Document Type

Capstone Experience

Graduation Date


Degree Name

Master of Public Health


Environmental, Agricultural & Occupational Health

First Committee Member

Dr. Chandran Achutan

Second Committee Member

Mrs. Miriam McCann

Third Committee Member

Dr. Lorena Baccaglini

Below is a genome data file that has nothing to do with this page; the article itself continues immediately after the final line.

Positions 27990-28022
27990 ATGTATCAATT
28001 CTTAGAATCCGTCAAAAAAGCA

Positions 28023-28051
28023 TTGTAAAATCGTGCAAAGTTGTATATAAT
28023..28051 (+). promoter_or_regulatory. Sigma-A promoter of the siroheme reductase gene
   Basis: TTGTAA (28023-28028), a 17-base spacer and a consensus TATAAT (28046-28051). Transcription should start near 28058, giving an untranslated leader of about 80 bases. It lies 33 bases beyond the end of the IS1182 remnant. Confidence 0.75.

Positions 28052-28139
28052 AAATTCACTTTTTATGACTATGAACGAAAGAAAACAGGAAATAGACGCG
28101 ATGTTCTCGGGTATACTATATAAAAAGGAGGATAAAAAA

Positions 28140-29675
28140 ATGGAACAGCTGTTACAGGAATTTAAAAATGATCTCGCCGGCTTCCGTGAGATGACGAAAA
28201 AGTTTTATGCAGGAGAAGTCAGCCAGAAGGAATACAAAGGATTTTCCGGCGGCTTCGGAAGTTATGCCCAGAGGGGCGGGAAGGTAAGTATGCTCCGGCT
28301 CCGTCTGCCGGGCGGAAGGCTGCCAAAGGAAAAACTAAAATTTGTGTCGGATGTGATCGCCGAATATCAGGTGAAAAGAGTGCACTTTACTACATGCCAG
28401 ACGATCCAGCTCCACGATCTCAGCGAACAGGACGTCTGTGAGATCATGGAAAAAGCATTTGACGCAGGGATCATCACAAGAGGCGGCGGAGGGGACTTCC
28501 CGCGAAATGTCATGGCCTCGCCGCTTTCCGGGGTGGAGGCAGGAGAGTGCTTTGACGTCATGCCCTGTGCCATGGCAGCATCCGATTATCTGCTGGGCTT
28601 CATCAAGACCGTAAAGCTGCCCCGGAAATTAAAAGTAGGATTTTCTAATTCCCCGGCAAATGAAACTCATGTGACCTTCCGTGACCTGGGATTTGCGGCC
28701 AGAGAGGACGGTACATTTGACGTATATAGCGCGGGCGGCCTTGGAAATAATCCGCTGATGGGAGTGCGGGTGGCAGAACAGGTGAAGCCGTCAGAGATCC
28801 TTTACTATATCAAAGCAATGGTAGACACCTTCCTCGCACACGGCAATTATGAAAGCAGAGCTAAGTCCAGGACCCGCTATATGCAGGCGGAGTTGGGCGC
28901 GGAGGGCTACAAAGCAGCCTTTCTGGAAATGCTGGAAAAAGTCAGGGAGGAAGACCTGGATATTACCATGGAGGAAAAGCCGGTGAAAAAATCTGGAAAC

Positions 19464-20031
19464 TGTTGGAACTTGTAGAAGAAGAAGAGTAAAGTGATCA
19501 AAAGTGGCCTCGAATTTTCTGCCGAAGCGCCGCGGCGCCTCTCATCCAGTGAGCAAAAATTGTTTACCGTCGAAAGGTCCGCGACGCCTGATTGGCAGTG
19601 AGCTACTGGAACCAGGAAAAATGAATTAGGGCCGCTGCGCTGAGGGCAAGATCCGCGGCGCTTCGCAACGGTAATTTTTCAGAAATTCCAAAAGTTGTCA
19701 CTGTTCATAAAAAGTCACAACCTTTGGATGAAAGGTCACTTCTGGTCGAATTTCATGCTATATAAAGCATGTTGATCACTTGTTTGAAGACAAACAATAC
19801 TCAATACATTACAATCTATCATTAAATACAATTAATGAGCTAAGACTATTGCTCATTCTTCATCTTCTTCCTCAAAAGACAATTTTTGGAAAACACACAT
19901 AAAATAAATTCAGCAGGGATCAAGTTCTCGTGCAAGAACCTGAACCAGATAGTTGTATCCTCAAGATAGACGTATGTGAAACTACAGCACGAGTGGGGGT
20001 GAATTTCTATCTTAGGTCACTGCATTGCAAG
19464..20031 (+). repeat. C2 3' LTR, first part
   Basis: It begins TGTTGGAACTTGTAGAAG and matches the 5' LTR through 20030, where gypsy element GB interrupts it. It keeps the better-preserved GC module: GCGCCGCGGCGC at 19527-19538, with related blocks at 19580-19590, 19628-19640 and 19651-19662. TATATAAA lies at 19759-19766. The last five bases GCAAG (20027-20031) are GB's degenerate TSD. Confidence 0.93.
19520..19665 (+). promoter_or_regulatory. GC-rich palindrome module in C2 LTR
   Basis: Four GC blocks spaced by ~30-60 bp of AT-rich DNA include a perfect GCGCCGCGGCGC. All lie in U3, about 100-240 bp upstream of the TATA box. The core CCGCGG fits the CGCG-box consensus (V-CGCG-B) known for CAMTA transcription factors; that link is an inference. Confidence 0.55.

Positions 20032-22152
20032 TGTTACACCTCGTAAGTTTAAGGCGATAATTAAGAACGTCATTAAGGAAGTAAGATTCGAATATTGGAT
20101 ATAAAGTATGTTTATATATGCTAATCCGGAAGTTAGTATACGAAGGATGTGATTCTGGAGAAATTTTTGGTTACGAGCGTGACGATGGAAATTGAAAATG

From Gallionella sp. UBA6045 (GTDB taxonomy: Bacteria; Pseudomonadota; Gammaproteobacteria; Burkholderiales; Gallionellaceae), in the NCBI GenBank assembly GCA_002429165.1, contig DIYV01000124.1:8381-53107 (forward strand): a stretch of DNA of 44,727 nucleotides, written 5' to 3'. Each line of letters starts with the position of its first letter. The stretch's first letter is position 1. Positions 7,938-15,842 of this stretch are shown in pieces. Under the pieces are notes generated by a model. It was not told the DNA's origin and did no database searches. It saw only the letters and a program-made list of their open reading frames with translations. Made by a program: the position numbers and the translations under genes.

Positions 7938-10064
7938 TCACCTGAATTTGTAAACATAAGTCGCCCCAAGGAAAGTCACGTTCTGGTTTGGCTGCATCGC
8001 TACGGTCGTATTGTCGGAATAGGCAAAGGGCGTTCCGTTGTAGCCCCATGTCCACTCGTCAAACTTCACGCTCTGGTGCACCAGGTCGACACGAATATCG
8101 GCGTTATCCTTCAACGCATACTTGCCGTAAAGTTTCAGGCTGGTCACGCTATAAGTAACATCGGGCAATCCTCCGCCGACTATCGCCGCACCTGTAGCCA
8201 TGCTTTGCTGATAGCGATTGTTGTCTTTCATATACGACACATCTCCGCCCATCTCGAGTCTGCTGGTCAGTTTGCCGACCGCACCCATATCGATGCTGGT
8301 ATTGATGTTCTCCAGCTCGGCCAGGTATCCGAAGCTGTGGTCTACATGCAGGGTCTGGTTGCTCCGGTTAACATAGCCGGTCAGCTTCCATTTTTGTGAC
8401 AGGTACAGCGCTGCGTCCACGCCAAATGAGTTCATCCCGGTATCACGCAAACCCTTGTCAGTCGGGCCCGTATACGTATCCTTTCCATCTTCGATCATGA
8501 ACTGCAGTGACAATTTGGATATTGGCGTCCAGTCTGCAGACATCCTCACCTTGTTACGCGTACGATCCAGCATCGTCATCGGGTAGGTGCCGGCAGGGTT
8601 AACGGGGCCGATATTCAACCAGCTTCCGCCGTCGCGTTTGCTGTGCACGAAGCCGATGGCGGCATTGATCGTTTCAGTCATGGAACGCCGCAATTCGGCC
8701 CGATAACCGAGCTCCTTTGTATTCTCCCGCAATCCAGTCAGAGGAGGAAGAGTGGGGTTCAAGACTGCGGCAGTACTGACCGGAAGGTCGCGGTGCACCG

Introduction: Employees working in universities and hospitals are faced with common and unique health and safety challenges. Usually, the campus Department of Health and Safety is tasked with reducing employee exposure through risk assessments. Purpose: In this study, we present a unique risk assessment case study related to a research project undertaken by the campus Department of Health and Safety (DHES). This project also describes the activities done by DHES to improve campus safety. We hypothesized that carbon monoxide, particulate matter, formaldehyde, and VOCs emitted from burning wood chips in a closed laboratory space will exceed regulatory and recommended exposure limits. Methods: We performed full-shift sampling to measure the indoor air quality of a laboratory that was burning wood with an electric smoker on three separate days. Sampling times varied from a duration of 2-5 hours over the three days. Area sampling with direct reading instruments was used on all three days. Passive sampling also occurred on all three days. Active sampling occurred on two out of the three days. Measurements for particulate matter, carbon monoxide, carbon dioxide, temperature, and relative humidity were recorded. The service learning projects included activities that integrated safety theory with practice. These included conducting risk assessments for laboratory hazards and updating the campuses’ chemical hygiene plan. Impact of the project: This study provides guidance to campus health and safety personnel on how to approach unique research protocols from a health and safety perspective. It also underscores the importance of having proper engineering controls to mitigate exposure, and the intersection of health and safety, ethical research, and compliance issues. This information will assist future health professionals in determining the feasibility of using wood smoke in research laboratories. The service learning activities will have a direct impact on the safety and well-being of students, faculty, staff, patients, and visitors of UNMC and Nebraska Medicine.